After a flurry of intra-regional diplomatic visits, the Association of Southeast Asian Nations (ASEAN) has agreed to convene a special meeting in Jakarta to address the crisis in Myanmar, which continues to inch toward the brink of a nationwide civil war.
The governments of Malaysia and Brunei made the announcement yesterday, following a meeting between Prime Minister Muhyiddin Yassin and Hassanal Bolkiah, the sultan of Brunei, which holds the rotating chairmanship of ASEAN for 2021.
At the end of a joint statement issued at the close of the meeting, the two leaders said that they “agreed for ASEAN leaders to meet to discuss the ongoing developments in Myanmar and tasked their respective ministers and senior officials to undertake necessary preparations for the meeting that will be held at the ASEAN Secretariat in Jakarta, Indonesia.” The two sides did not announce a date for the special summit.
Claiming that “it remains in ASEAN’s greater interest to see Myanmar resolve the crisis and regain stability,” the statement also expressed its customary concern for the deteriorating situation inside the country, and “urged all parties to refrain from instigating further violence, and for all sides to immediately exercise utmost restraint and flexibility.” According to the Assistance Association for Political Prisoners, at least 570 people have been killed by security forces since the coup, and more than 3,000 arrested.
Whenever it happens, the meeting will be the culmination of efforts by key ASEAN member states, particularly Indonesia, Malaysia, and Singapore, to get the bloc more involved in resolving the crisis in Myanmar. These diplomatic efforts represent an awareness that the military’s coup and its aftermath has put ASEAN’s credibility on the line, calling into question the legitimacy of its claim to occupy a position of centrality in the region’s diplomacy.
For instance, now that most Western governments have strongly condemned the coup, imposing sanctions on key military figures and their economic interests, it is hard to see any of them agreeing to sit at the same table as junta figures at the ASEAN Summit and associated meetings later this year. Indeed, similar considerations prompted ASEAN’s decision to push Myanmar to give up its chairmanship of the bloc in 2006.
It is less clear what ASEAN might do this time to resolve the situation. The Malaysian and Bruneian announcement came a few days after anti-coup forces, led by the Committee Representing Pyidaungsu Hluttaw (CRPH), a group made up of elected parliamentarians formally announced plans to set up a “unity government,” released an interim constitution, and formally declared the military-drafted 2008 constitution void.
As I noted last week, the move “heralds the creation of a more cohesive and formalized parallel government able to mount a more serious bid for international recognition.” It also seeks to attract the support of Myanmar’s myriad ethnic armed organizations, whose support will be vital if the anti-coup movement is to prevail.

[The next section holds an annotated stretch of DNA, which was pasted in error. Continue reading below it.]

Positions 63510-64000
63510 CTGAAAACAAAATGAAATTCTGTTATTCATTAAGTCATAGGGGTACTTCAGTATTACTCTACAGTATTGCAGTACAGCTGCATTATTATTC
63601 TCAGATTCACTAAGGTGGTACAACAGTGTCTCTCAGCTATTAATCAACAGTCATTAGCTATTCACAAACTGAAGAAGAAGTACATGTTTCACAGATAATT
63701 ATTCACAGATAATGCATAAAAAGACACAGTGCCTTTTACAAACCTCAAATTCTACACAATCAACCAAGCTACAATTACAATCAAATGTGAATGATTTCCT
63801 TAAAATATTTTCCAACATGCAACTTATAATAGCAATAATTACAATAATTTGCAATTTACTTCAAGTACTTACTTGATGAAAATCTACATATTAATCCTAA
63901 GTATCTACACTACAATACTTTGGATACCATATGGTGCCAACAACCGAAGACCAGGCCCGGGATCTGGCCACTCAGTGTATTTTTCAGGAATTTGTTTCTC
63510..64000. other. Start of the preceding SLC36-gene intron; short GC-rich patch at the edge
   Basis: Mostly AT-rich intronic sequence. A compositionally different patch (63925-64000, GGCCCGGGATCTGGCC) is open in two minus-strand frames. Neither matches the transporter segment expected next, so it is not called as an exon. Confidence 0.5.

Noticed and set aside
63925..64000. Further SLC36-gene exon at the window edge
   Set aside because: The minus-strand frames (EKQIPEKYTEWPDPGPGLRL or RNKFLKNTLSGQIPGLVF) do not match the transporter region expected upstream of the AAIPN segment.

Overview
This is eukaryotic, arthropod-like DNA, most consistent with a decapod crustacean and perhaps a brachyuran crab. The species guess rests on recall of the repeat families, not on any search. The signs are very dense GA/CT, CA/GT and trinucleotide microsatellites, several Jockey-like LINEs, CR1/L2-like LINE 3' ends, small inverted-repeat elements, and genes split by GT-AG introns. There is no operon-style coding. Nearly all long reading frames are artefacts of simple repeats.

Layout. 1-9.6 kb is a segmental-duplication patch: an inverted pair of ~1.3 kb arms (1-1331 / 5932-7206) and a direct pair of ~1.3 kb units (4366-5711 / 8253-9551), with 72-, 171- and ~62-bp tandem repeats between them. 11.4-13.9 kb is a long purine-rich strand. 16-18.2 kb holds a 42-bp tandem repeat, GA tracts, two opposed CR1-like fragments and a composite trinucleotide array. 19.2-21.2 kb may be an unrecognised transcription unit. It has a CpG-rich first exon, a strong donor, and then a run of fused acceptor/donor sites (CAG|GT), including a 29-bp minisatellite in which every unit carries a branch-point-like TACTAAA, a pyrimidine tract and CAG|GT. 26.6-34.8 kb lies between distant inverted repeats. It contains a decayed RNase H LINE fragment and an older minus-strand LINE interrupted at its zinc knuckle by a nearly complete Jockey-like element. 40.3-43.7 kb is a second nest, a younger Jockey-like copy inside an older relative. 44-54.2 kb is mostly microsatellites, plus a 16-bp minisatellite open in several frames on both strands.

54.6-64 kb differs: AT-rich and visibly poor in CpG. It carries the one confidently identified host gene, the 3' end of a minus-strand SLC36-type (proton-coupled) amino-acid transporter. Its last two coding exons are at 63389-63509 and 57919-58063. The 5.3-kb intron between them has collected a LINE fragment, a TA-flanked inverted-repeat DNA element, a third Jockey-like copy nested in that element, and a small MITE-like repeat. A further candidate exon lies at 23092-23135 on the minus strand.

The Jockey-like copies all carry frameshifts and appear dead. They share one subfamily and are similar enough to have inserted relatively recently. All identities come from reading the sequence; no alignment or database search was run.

In the short term, the creation of a parallel government is likely to sharpen the lines of conflict between the military and a broad-based anti-coup movement seeking not just the reversal of its seizure of power on February 1, but also the permanent extrication of the military from Myanmar’s politics and the recasting of the country as an inclusive federal democracy.
With the CRPH and associated Civil Disobedience Movement now beginning to raise funds, and harboring the aim of forming a united federal army to battle the Tatmadaw, there is a growing likelihood of Myanmar’s civil conflicts – which have raged nearly non-stop since the country’s independence in 1948 – engulfing the entire country. Last week a special U.N. envoy warned that Myanmar “is on the verge of spiraling into a failed state.”
The crisis thus looms as a fight to the end between the military caste and its opponents, with neither side showing much willingness as yet to compromise, or even engage in negotiations, with the other.
All this is a challenging knot to unpick for ASEAN, which is restricted by its operating principles of non-interference and consensus. While the bloc’s members have interpreted the former principle flexibly in the past, such as when it urged Myanmar to give up its chairmanship in 2006, shepherding all 10 of the bloc’s member-states toward a consensus on a more active approach will be a formidable challenge.
Even then, ASEAN’s most likely diplomatic path is the brokering of talks between the military junta and representatives from the CRPH, perhaps with the involvement of other international players. But this is not guaranteed to be accepted by either of the warring groups, neither the anti-coup protesters, for whom any hint of compromise of negotiation is tantamount to support for the junta, nor the generals in their Naypyidaw bunkers, whose recent actions show similarly little willingness to come to the table.
Whenever the summit happens, it will require a bout of supernaturally resourceful, creative diplomacy if it is to end in anything other than another formulaic recital of concern.